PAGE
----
10 places of geological interest on the Dingle Peninsula
The following list of ten places have been taken from the 'The Roadside Geology of West Kerry Project'. A series of signs that explain and illustrate the geological features seen at ten localities around The Dingle Peninsula were erected in 2012. The information for these signs was provided by Dr Patrick Wyse Jackson (Department of Geology) and the project was co-funded by the Heritage Council and Kerry County Council. The project aim was to increase public awareness and understanding of the significant geological heritage of this part of County Kerry. Some additional information has been taken from the Geological Survey Ireland (GSI) new field guide book - details below.
3. Ferriter's Cove
5. Kilmurry Bay
2. Clogher head
Volcanoes at Clogher Headpyroclastic deposits found associated with fossil-bearing sediments in the Dunquin district.
4. Slea Head and Blasket Islands Rocks
6. The Inch Conglomerate
rare sedimentary rock type whose coarsest portion contains cobbles of metamorphic rocks gneiss and schist 1.38 to 3034 billion years old.
7. Maharees Tombola
low lying tombola and limestone bedrock
8. The Ice Age on the Dingle Peninsula - Mount Brandon
paternoster lakes and glacial valley
9. The Ice Age at Pedlar’s Lake - Lough Doon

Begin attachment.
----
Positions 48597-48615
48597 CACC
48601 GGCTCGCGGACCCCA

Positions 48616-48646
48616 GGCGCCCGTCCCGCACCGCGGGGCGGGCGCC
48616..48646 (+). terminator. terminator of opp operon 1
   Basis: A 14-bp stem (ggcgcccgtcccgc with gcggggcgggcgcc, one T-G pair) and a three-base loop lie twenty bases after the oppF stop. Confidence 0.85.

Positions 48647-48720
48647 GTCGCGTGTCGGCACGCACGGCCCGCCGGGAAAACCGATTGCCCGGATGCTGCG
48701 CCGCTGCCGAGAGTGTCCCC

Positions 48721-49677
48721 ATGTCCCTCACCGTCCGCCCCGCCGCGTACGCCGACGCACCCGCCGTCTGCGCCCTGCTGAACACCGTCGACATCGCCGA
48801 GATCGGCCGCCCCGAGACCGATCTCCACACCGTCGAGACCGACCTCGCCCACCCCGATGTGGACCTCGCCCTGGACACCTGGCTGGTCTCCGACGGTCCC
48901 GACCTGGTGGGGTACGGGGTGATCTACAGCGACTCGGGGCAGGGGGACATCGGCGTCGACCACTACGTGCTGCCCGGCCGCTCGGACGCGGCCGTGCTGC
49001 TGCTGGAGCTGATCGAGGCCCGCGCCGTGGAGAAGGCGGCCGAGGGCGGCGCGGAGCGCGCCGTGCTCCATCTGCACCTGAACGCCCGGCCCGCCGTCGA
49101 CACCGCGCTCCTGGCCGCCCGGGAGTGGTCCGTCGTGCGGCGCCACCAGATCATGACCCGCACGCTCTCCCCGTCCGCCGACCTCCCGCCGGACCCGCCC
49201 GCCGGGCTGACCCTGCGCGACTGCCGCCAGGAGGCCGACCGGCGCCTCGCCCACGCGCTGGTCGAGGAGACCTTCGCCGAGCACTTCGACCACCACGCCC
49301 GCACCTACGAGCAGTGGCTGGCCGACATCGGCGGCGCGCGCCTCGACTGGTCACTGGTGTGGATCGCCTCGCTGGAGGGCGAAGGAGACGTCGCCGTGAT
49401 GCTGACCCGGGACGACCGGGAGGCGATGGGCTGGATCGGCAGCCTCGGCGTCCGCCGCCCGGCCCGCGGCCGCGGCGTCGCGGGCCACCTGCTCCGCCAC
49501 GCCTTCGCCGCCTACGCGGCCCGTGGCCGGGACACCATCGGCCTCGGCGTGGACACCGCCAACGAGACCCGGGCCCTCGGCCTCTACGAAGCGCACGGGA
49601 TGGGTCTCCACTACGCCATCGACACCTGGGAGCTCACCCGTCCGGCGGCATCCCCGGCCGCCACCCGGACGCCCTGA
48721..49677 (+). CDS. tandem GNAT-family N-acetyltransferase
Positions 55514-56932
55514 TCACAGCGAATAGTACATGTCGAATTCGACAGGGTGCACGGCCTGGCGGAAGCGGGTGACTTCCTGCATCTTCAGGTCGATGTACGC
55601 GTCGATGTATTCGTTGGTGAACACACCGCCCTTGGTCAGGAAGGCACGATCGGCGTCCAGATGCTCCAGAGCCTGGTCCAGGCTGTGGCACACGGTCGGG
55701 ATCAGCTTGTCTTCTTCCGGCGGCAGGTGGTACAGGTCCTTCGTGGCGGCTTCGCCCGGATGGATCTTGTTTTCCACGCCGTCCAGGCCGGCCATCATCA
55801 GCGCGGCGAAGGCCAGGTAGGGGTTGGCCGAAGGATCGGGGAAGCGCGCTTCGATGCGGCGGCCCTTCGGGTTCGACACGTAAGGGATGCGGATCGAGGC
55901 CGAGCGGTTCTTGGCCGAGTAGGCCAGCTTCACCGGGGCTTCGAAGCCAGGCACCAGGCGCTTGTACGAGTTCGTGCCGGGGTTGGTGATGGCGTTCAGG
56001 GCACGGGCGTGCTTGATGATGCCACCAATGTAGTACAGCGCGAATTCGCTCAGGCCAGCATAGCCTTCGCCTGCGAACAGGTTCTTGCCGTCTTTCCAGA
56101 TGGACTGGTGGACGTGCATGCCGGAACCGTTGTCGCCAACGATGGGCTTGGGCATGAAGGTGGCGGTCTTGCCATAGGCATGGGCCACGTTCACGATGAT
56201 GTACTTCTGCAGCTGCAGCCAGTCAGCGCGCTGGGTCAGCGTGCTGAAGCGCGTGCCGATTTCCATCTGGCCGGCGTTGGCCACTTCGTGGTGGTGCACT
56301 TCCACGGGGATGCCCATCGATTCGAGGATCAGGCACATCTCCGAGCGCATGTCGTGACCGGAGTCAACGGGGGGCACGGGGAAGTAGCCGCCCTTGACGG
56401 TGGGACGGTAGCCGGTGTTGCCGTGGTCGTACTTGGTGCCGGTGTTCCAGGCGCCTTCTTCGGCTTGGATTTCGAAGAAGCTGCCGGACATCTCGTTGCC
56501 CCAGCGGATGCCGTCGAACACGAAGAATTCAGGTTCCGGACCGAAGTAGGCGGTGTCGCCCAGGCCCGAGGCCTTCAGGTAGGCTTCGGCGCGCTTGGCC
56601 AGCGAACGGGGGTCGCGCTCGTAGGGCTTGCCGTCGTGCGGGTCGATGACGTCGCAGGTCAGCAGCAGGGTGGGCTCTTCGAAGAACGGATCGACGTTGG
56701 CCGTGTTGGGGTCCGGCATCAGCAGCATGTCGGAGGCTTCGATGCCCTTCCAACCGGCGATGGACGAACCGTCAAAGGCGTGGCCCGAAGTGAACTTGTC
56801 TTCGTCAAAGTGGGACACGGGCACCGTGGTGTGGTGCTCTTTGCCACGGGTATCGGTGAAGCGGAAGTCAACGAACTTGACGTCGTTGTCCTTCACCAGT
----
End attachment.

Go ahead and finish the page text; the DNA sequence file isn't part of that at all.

Glacial corrie once full of ice that fed the Owenmore valley glacier.
10.Glacial deposits at Kilgobbin
1.Fossils and faults on Caherconree
2.Volcanoes at Clogher Head
3.Silurian Fossils of Ferriter’s Cove
4.Slea Head and Blasket Islands Rocks
5. Ancient deserts at Kilmurry Bay
6. The Inch Conglomerate
7. Spits and Tombolas
8. The Ice Age on the Dingle Peninsula
9. The Ice Age at Pedlar’s Lake
10. Glacial deposits at Kilgobbin
Geology of the Dingle Peninsula – a field guide was written by two internationally renowned geologists, Emeritus Professor Ken Higgs, University College Cork, and Emeritus Professor Brian Williams, University of Aberdeen, both of whom have worked for many years in the area, and have taught and inspired many of their students on the beaches, coves and headlands of the Dingle Peninsula. The book is dedicated to Ralph Horne, former Assistant Director of Geological Survey Ireland, who contributed enormously to promoting the modern geological understanding of the Dingle Peninsula. Speaking at the launch Koen Verbruggen, GSI Director said, "This book is amazing, it captures the beauty of the Dingle Peninsula, the importance of the geology, and explains the origin and science of the rocks in a way that is accessible to both geologists and non-geologists."
Geological Survey Ireland was founded in 1845 to map the geology of Ireland and to gain an understanding of the mineral resources. Early mapping was carried out by people walking the length and breadth of the island, marking every rock on the newly produced Ordnance Survey 6-inch maps, making drawings, sketches, and detailed descriptions of the rocks. That early work is the basis of our work today but we now use boats, planes, drones and drills to enhance that knowledge. GSI is part of the Department of Communications, Climate Action and Environment. The Dingle Peninsula was first mapped for the Geological Survey in the 1850s by George Victor Du Noyer. His maps are works of art as well as science.